Is your morning cuppa costing you your privacy?

Date: Thu Mar 5 Author: Chelliah Nakeeran

We’re all increasingly working on the move, and internet connectivity is key to working in, or running a successful business. But is our personal data and information safe as we log into these unsecured public networks?

The temptation of working out of cafes and coffee shops, albeit often in crowded and noisy environments, is a great pull for many, and using the free WiFi saves on phone data and allows business to be done whilst on the move.

But it’s that very convenience of a free public WiFi connection in coffee shops cafes and restaurants that can often risk personal information getting into the wrong hands.

An Ipass report from 2018 concluded that ‘62% of Wi-Fi related security incidents occured in cafés and coffee shops’.
The report also stated: ‘Overall, 81% of respondents said they had seen Wi-Fi related security incidents in the last 12 months, with cafés, airports and hotels being cited as the most vulnerable locations.’

Perhaps the reason why there is a higher risk is simply that the WiFi connections in coffee shops can be of varying quality in terms of security, with many offering unsecured open networks requiring little in the way of login credentials or registration.

These venues are therefore a big temptation for hackers who have not been slow to recognise the rich pickings available, due to these security weaknesses and the large turnover of people to easily target.

The internet security giant Norton recently stated that regardless of the connection type, public Wi-Fi should always be used with caution and that antivirus protection can’t help protect information against public Wi-Fi threats.

It offered a number of tips to keeping private information safe, including being selective about which sites are visited and avoiding those with a log in, avoiding making online purchases and not accessing personal bank accounts or sensitive personal data, whilst on unsecured public networks.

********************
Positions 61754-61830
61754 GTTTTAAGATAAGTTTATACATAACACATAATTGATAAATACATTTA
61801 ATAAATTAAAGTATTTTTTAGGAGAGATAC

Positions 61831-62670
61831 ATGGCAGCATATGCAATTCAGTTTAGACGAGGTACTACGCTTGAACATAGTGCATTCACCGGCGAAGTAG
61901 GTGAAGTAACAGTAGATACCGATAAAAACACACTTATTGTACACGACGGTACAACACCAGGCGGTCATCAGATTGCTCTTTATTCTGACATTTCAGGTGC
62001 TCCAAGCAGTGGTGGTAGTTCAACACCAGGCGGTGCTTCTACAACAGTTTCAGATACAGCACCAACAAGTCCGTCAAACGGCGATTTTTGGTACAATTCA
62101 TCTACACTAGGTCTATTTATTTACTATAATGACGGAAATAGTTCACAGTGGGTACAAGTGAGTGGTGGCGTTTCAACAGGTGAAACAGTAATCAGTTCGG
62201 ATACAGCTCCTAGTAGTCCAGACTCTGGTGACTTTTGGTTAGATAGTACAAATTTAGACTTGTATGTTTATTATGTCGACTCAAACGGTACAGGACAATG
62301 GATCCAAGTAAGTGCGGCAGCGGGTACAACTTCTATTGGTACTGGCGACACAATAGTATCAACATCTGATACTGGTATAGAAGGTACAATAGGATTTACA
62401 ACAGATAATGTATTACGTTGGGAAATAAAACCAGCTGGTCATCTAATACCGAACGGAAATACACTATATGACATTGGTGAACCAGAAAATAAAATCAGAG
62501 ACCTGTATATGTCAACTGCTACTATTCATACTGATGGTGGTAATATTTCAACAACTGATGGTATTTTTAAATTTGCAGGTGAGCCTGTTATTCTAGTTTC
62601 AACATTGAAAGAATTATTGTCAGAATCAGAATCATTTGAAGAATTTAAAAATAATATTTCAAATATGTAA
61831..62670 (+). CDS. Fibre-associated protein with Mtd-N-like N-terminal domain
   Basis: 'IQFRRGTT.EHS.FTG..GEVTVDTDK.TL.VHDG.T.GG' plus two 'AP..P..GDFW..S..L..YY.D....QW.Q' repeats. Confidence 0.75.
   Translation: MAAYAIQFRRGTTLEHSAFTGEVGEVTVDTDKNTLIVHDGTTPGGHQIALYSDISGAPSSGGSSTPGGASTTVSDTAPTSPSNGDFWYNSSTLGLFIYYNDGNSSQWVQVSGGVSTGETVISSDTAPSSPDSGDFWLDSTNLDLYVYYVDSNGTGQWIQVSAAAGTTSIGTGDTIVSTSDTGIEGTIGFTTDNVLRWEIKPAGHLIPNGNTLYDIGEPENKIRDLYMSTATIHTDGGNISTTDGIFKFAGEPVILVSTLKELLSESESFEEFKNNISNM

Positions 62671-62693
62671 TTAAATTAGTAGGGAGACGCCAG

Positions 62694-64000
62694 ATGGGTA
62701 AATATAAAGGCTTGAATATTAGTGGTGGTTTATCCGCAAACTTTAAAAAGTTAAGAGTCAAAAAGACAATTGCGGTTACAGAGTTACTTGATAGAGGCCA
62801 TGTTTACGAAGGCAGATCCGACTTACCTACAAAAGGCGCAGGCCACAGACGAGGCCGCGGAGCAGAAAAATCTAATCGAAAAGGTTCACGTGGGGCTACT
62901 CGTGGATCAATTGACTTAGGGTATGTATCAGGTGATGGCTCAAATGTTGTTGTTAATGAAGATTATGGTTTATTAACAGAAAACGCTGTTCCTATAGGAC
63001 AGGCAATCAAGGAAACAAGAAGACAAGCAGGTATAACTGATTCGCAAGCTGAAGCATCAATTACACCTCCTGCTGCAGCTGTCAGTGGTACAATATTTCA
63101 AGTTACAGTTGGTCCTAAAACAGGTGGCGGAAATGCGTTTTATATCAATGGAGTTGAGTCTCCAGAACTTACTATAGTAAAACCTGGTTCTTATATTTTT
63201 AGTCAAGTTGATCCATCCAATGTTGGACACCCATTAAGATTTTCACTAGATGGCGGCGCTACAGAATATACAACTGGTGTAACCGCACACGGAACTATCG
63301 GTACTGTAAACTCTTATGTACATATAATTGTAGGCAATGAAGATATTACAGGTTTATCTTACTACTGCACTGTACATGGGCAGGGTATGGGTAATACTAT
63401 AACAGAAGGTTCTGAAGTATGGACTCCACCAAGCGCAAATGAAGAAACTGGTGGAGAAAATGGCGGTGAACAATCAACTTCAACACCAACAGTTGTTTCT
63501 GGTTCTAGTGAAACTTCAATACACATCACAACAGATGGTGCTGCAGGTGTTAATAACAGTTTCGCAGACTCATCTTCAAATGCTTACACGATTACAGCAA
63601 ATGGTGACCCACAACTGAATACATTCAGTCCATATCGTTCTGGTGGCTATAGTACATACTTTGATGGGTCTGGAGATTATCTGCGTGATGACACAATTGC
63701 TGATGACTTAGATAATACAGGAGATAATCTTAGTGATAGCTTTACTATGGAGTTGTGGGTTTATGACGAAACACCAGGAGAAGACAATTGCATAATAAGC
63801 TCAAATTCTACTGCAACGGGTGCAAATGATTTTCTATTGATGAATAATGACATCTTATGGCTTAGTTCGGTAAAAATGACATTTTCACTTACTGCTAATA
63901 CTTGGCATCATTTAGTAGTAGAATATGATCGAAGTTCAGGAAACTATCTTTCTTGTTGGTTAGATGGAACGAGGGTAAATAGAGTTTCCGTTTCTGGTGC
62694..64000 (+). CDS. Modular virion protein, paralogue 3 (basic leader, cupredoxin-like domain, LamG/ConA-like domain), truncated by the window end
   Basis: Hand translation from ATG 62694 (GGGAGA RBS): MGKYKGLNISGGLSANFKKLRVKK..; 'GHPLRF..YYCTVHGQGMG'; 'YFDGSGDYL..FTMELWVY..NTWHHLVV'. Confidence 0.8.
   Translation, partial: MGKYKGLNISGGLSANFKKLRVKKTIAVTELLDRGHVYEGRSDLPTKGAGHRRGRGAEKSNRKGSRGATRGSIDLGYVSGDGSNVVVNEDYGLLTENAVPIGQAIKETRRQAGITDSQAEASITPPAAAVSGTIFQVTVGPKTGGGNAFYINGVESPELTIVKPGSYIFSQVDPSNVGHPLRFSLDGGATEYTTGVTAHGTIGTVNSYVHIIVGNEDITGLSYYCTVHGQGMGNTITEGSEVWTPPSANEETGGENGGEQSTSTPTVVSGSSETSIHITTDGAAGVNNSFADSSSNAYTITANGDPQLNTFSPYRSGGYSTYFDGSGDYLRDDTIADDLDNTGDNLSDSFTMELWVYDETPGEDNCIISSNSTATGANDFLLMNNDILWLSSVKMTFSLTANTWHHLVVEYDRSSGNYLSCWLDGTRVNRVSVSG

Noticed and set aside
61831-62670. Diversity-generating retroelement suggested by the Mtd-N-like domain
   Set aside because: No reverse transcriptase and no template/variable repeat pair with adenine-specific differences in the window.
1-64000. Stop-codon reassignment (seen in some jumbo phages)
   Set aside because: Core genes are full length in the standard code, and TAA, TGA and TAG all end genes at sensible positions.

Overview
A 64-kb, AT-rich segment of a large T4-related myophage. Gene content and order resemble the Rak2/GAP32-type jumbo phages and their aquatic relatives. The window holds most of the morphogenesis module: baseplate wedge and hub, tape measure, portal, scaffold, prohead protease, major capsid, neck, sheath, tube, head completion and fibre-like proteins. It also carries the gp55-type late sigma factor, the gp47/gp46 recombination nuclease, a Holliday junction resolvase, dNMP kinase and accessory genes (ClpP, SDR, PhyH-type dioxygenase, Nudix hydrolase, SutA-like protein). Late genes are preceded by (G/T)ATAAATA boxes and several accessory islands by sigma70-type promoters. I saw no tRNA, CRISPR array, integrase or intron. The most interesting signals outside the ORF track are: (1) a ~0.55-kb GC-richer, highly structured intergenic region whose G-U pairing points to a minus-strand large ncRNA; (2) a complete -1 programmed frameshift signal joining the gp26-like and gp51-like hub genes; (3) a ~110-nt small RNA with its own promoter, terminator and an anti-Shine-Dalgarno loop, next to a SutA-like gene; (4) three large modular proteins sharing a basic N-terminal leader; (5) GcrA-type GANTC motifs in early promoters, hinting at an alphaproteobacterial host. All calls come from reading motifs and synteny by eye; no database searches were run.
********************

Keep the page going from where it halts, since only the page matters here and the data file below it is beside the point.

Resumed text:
It may all seem like common sense, but even so, it’s becoming more of a problem with hackers and criminals becoming ever more sophisticated to steal personal information.

So if your coffee shop or café is risking it when it comes to using their free WiFi to carry out your business, what’s the viable alternative?

The growth of professional business coworking venues, that offer secured WiFi with a much higher degree of security has become popular as people look for a safer way to access the internet and do business in a quieter and more professional setting.

Although no network can be fully guaranteed against all threats, generally these coworking locations are more geared towards higher-end business communications and have robustly protected networks in-keeping with the demands of their more business clientele.

One of the big differences is probably that for coffee shops and cafes, their business model is about the coffee and the food, with WiFi thrown in as a bonus, so it’s obvious that their main investment is usually NOT in the business services such as providing highly secure, business grade WiFi.

Professional coworking locations, on the other hand, live or die by the quality and reliability of their online networks and WiFi security, so they generally put a much higher budget towards their hardware and security protection which in virtually all cases is secured, requiring a registration and encrypted log-in password.